In conclusion DE represents a significant, substantial and original addition to Platonic scholarship and provides a coherent and approachable explanation of the development of Plato's metaphysical system which would be most useful for students of Plato's later metaphysics. This contribution is evident in his discussion of the status of 'copies' of Forms and their intermediate role and is nowhere more clear than in the extended analysis that is devoted to Plato's views on the status of sensible particulars.5
In terms of appearance, DE is a clearly presented and well produced volume although it would have been helpful to have references as endnotes inserted at the end of each chapter rather that at the end of the book and after the appendix. An index of Greek terms would also have been useful.
1. The topics addressed by AS are also considered by T. A. Blackson in Inquiry, Forms and Substances: A Study in Plato's Metaphysics and Epistemology (Boston 1995) See also H. Thesleff, Studies in Plato's Two-Level Model (Helsinki 1999).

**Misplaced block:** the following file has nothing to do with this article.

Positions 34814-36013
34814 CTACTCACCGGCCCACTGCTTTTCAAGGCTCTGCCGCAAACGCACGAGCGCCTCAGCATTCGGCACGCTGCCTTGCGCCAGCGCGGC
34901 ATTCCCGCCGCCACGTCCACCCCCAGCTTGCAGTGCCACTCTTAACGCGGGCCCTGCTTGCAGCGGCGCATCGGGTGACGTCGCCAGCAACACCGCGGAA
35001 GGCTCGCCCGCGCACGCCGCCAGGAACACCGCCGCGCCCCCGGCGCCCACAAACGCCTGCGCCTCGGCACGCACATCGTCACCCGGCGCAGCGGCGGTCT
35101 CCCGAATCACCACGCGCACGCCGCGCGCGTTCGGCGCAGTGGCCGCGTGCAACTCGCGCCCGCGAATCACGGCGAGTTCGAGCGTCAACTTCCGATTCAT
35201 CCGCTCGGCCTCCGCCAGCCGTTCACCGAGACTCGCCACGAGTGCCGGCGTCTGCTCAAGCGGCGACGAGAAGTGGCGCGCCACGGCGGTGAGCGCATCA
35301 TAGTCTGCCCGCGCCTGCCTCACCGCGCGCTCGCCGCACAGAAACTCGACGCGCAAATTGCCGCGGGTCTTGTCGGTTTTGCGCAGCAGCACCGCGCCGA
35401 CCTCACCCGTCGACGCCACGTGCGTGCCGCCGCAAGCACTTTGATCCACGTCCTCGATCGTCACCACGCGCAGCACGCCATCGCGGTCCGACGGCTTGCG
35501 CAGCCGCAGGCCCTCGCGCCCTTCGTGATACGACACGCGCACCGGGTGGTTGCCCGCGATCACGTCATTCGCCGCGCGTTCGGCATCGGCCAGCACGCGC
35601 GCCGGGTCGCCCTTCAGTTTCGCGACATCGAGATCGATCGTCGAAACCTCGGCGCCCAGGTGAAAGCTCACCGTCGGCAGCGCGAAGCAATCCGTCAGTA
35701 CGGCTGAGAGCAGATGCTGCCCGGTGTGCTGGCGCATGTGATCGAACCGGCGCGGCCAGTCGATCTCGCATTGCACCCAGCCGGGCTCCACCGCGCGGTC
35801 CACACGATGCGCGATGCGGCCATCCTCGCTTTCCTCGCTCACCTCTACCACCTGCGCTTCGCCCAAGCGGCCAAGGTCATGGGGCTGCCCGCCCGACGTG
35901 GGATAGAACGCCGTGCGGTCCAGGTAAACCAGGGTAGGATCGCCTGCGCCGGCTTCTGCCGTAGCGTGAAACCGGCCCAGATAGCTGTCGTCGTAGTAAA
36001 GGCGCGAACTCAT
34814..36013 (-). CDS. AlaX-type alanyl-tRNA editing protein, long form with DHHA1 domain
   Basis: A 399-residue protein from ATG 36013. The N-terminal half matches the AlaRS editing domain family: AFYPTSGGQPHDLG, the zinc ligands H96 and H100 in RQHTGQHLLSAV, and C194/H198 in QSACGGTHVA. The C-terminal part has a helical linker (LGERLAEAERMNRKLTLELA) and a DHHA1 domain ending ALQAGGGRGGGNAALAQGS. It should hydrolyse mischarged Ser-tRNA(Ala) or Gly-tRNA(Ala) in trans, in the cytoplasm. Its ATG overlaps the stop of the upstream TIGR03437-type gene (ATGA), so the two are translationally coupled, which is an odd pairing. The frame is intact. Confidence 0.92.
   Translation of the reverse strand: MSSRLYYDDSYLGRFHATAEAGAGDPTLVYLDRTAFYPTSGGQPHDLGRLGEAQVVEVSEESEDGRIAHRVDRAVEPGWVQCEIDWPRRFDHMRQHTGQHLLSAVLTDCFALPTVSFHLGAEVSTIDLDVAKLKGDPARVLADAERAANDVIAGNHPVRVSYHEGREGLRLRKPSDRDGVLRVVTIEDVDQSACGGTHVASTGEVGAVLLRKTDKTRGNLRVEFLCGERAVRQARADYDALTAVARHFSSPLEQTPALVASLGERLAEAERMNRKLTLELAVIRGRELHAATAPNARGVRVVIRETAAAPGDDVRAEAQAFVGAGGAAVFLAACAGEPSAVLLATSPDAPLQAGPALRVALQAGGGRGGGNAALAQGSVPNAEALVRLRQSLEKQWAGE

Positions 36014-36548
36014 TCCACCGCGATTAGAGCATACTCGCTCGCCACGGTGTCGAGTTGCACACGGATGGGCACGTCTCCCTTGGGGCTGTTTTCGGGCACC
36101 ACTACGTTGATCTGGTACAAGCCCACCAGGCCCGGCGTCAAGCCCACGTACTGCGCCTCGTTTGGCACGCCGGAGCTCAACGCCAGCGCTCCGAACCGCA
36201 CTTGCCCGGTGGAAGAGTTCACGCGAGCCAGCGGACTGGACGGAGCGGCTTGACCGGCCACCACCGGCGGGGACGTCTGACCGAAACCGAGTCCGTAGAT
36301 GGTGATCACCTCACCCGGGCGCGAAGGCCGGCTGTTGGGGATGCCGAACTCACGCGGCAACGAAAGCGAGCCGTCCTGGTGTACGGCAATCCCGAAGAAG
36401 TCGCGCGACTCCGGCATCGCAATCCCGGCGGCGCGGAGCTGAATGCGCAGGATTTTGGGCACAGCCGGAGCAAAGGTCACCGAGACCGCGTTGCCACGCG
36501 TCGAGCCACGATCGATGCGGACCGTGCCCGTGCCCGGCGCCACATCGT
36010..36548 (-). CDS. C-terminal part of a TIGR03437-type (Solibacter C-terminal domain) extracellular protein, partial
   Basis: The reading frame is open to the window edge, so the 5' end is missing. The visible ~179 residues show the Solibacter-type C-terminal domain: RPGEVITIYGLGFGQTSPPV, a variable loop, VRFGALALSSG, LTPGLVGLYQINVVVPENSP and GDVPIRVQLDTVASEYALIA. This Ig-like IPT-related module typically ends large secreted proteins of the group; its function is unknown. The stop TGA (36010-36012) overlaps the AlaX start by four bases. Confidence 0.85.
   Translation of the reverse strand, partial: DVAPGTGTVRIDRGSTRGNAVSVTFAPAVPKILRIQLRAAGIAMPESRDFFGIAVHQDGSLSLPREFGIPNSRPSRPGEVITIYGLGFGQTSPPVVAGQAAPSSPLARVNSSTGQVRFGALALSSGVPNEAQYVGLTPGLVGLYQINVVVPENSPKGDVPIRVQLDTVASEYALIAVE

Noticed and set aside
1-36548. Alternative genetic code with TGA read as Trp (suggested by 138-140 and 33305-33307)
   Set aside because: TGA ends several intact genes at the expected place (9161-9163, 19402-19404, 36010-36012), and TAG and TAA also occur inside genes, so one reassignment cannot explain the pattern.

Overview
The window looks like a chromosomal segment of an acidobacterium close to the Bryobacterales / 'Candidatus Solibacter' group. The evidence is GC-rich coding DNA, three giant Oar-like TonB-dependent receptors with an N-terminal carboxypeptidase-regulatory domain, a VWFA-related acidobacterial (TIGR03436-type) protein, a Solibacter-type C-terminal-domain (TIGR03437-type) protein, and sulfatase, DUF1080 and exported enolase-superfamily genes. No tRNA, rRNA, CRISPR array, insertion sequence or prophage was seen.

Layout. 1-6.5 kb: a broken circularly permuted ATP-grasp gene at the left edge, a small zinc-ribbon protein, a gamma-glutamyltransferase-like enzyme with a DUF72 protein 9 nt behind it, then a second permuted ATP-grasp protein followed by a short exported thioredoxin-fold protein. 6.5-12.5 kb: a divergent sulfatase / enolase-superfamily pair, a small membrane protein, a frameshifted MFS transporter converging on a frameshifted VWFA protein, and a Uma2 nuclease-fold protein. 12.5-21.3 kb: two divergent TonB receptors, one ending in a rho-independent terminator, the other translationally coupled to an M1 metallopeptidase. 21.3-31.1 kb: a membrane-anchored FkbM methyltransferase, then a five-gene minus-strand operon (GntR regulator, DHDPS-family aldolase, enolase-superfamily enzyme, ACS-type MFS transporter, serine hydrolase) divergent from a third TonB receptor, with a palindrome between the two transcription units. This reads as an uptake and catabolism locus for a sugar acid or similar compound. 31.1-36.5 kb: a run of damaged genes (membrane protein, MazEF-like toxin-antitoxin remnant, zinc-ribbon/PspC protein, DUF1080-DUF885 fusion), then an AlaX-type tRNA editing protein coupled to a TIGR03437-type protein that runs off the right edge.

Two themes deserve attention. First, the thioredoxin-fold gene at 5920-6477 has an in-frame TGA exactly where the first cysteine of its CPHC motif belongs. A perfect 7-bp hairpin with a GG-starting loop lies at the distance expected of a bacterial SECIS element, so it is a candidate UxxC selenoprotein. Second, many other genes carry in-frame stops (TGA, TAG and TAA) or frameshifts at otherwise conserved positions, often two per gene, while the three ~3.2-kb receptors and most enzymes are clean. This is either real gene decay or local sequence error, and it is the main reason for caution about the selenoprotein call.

2. The receptacle or Chora has been the subject of much recent interest. See J. Sallis Chorology: On Beginning in Plato's Timaeus (Indianapolis 1999).
3. Cf. G. Vlastos, Socrates: Ironist and Moral Philosopher (Cambridge 1991) and C. F. Kahn Plato and the Socratic Dialogue (Cambridge 1996).
4. In his Socrates (Edinburgh 1932) A. E. Taylor ignores the difficulties of interpreting the Socratic dialogues which he treats as Platonic creations.
5. For an extended discussion of substance in Plato see E. Ostenfeld, Matter, Body and Mind (The Hague 1982), for a more recent study see A. Gregory, Plato's Philosophy of Science (London 2000).